Nice route finding!     08/06/2013 23:34
That is one crumbly hill. Quite a challenge.


ledges     08/07/2013 00:34
great view of the ”secret” ledge, this will really come in handy later


Best peak ever!     08/07/2013 05:36
Except for E. Thorne. Keep posting. Little Wolf out.

I don't think we downclimbed that c4 loose thing. I think we scrambled across the face (c3) and stayed on the same ledge. Forgot about that early notch. Bypassed it on the way back whilst following/leading a lost woman.


Capitol and Snowmass     08/07/2013 02:49
Seriously one of the greatest shots I've seen this year! That aside, what a great report with some seriously sketchy looking moves. Congrats!

Kevin Baker

One of my favs     08/07/2013 03:34
I did the same thing climbing out of that notch instead of going down the gully. SS sure is a cool peak to figure out! Excellent report as always, Derek. That's one 13er I will repeat for sure.


C4 Ledge     08/07/2013 04:09
I don't remember any class 4 moves but it could be that I was in awe of hiking with Monster5 and distracted by his presence.

The memo pad summit register had only 50-60 names since it was placed by Garratt(?) in the early 90s. But a lot of the heavyweight colorado climbers were not in there. Still, an awesome peak/route that doesn't see a lot of traffic.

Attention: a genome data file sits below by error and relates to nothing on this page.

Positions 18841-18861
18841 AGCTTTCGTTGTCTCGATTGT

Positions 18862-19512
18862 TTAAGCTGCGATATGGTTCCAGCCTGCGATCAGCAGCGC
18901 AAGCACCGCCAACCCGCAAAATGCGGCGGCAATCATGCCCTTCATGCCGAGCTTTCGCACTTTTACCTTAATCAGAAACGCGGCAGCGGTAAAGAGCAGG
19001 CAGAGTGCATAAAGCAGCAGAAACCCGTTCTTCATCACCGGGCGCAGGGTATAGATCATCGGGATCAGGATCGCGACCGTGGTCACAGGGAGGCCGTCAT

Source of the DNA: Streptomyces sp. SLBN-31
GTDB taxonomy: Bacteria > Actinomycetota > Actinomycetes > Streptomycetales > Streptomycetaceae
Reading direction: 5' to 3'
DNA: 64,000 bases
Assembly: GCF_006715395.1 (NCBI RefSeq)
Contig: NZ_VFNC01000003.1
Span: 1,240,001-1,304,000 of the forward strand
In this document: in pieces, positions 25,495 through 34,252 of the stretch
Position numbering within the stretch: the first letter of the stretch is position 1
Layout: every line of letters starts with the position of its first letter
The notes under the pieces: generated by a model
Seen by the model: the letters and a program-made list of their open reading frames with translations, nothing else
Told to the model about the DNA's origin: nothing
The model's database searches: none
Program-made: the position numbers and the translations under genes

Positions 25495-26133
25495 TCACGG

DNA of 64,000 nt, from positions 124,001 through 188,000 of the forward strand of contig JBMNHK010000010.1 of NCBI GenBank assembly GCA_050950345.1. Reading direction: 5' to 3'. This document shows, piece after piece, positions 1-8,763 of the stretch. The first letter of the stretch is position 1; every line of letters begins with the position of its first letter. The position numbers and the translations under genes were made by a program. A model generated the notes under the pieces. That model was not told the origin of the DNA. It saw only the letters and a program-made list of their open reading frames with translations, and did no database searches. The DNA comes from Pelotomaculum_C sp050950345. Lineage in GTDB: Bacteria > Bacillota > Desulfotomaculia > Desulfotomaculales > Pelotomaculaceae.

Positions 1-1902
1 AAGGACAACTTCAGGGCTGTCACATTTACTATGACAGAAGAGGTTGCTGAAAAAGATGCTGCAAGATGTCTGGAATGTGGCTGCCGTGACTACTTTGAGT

Some entries talked of going to or coming from North Maroon. That would make for an interesting day.

@Ryan - That was a great day with you and Keegan, one I will always remember.


re Papi     08/07/2013 05:34
I know what would make for an even greater day - Coxcomb group this weekend. No pressure. None at all.

I'd say Derek now has the most comprehensive route description on Sleeping Sexton. And a few hundred other peaks...


Stupid ledge.     08/07/2013 12:40
Once I reached that down-climb, to me, it looked better than following the ledge. Knowing that the ledge goes now, I would have probably continued to follow the class 3 route. At the time, it appeared that the class 4 down-climb was more traveled vs the ledge which appeared less traveled and covered in crap rock. Go figure.

I have edited the photo to show the class 3 route.

Ryan- If you don't get partners for this weekend we should do L and N or go ”Ghost hunting” again, Of course, without a muddy road and drunks.


Thanks!     08/07/2013 15:49
You've provided a ton of great beta on this one, thanks Mr. Furthermore! My wish list just grew by one.


Route Description     08/07/2013 15:52
This will definitely help a lot of people achieve the summit. I think most people were going off an old 14W TR that was old school text only. I know I did.

Thanks for putting this one together wolfie...

Chicago Transplant

Thanks!     08/07/2013 16:30
Between your report and Kevin's report, there is now great documentation of this route that will help others immensely in finding the right gullies and ledges to safely climb this peak 8)